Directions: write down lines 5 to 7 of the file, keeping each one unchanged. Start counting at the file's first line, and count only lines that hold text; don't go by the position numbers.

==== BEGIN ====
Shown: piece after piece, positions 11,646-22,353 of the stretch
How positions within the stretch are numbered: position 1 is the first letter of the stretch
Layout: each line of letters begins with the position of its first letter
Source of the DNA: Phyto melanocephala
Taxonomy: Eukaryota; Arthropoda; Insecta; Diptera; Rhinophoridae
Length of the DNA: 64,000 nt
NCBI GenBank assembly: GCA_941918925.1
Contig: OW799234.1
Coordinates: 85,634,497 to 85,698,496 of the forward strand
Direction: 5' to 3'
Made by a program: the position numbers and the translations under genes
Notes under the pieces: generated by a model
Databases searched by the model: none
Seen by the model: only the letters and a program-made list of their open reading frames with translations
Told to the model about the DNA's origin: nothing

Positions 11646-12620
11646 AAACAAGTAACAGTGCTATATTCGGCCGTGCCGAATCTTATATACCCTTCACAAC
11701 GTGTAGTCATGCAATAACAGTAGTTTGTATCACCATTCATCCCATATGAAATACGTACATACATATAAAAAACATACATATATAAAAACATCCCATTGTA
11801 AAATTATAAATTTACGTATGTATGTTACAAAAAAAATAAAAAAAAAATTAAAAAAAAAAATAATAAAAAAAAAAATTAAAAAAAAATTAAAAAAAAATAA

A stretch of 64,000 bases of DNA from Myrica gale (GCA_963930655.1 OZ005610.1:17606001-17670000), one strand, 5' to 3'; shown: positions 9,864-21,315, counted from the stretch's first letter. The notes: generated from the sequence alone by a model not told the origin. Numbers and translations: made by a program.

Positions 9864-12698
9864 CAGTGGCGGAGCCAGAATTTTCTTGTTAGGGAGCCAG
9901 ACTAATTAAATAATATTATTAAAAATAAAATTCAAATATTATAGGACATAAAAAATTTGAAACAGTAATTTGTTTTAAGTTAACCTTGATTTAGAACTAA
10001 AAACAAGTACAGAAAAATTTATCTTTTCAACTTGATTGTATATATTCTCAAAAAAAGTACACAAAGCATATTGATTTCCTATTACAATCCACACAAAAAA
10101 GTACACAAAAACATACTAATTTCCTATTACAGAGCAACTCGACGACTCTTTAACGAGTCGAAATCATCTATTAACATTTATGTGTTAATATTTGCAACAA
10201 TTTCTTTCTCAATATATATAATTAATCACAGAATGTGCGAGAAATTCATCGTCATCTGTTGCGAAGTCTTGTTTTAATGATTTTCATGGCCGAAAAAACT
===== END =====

Taxonomy: Eukaryota; Arthropoda; Insecta; Diptera; Rhinophoridae
Length of the DNA: 64,000 nt
NCBI GenBank assembly: GCA_941918925.1